In 2018, BCRC-WA conducted a study on the effects a breast cancer diagnosis has on offspring. We believe this is the first breast cancer specific study into the psychological and emotional state of offspring in Australia.
Breast cancer is the most common cancer affecting women and the most common cause of cancer death in women.
In Australia, 49 per cent of newly diagnosed breast cancers occur in women under 60. 23 percent of women are under 50 at the time of diagnosis.
Because of the ages of the women in these statistics, it’s highly likely many of them have children aged between 14-24 at the time of their diagnosis and during their treatment.
It goes without saying that a cancer diagnosis has a significant impact not only on patients but on their and families and loved ones. Partners usually bear the brunt, but children can also be significantly affected.
This can be due to many reasons, for instance, it can be because of changes in the family dynamic and children having to undertake additional family responsibilities. This may leave them less time for social activities. A child’s personal development during their formative years can then be affected and can manifest in high levels of emotional and psychological distress.
Adolescence is already a vulnerable stage, so it stands to reason that when an adolescent has a parent going through cancer, they are at higher risk of psychosocial disturbance than a younger or adult child.
At BCRC-WA, we believe if we can better understand families’ needs during their cancer journey, we can better support them. This philosophy was the motivation behind our offspring study. Our aim is always to ensure patients have the greatest chance of optimal outcome.
The study assessed the psychological needs and distress of offspring of both early and advanced breast cancer patients.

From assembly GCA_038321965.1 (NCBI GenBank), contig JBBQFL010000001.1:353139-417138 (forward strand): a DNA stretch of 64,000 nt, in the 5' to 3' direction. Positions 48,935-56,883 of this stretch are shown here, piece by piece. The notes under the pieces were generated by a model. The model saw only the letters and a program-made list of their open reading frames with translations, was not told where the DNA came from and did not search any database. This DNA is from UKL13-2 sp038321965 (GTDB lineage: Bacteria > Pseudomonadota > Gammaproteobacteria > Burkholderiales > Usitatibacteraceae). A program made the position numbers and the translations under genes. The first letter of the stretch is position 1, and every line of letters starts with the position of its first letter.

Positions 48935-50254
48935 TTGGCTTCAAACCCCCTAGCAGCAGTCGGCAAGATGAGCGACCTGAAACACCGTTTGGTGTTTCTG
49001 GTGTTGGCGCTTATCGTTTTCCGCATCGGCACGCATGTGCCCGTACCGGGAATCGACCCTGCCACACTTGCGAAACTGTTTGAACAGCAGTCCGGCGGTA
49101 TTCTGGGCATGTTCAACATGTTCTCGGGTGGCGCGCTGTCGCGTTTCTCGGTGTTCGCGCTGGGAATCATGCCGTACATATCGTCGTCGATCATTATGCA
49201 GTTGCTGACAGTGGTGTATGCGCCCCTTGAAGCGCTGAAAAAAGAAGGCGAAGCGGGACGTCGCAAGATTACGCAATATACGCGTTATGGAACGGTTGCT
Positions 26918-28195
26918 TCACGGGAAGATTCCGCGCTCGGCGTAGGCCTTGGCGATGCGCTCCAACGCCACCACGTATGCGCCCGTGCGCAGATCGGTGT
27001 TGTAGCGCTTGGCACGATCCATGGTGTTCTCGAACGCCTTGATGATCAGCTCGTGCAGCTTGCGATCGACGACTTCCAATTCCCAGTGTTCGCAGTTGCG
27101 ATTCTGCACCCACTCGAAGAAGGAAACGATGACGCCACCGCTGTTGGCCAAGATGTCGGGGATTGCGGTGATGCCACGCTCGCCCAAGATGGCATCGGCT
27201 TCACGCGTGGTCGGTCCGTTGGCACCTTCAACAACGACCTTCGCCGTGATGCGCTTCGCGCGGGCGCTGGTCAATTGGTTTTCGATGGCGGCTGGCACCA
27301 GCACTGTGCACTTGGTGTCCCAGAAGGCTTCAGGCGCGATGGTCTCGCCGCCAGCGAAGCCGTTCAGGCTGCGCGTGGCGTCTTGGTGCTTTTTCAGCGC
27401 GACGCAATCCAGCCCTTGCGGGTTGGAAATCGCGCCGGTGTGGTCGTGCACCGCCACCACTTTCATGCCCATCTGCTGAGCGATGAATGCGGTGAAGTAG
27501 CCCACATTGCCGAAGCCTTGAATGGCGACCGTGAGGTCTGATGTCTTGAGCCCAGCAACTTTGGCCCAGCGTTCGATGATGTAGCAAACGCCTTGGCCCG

It also analysed the demographic and cancer related factors that impact on levels of distress and unmet psychological needs of offspring.
The study revealed that there was a significant number of offspring with high levels of distress, where distress tends to be at its greatest soon after diagnosis.
Other key findings of the study included:
- 31% of the offspring reported high distress.
- 10% displayed severe distress, requiring immediate intervention.
- Stage of diagnosis is significant in the that highest distress for offspring is soon after diagnosis and therefore personnel and programs to address this will be crucial.
- Female offspring have higher rates of distress than male.
By defining the level of distress and unmet needs, and identifying factors associated with such increased distress and needs, BCRC-WA is better able to identify those families struggling with the impact of a breast cancer diagnosis. We are then able to tailor programs to address this currently unmet need.
Our soon to open integrated breast cancer centre will have professionals available to undertake beneficial programs for patients, their partners and children. A family centred one-stop-shop to ensure best outcomes.
Further updates on programs and initiatives will be available on our website in due course.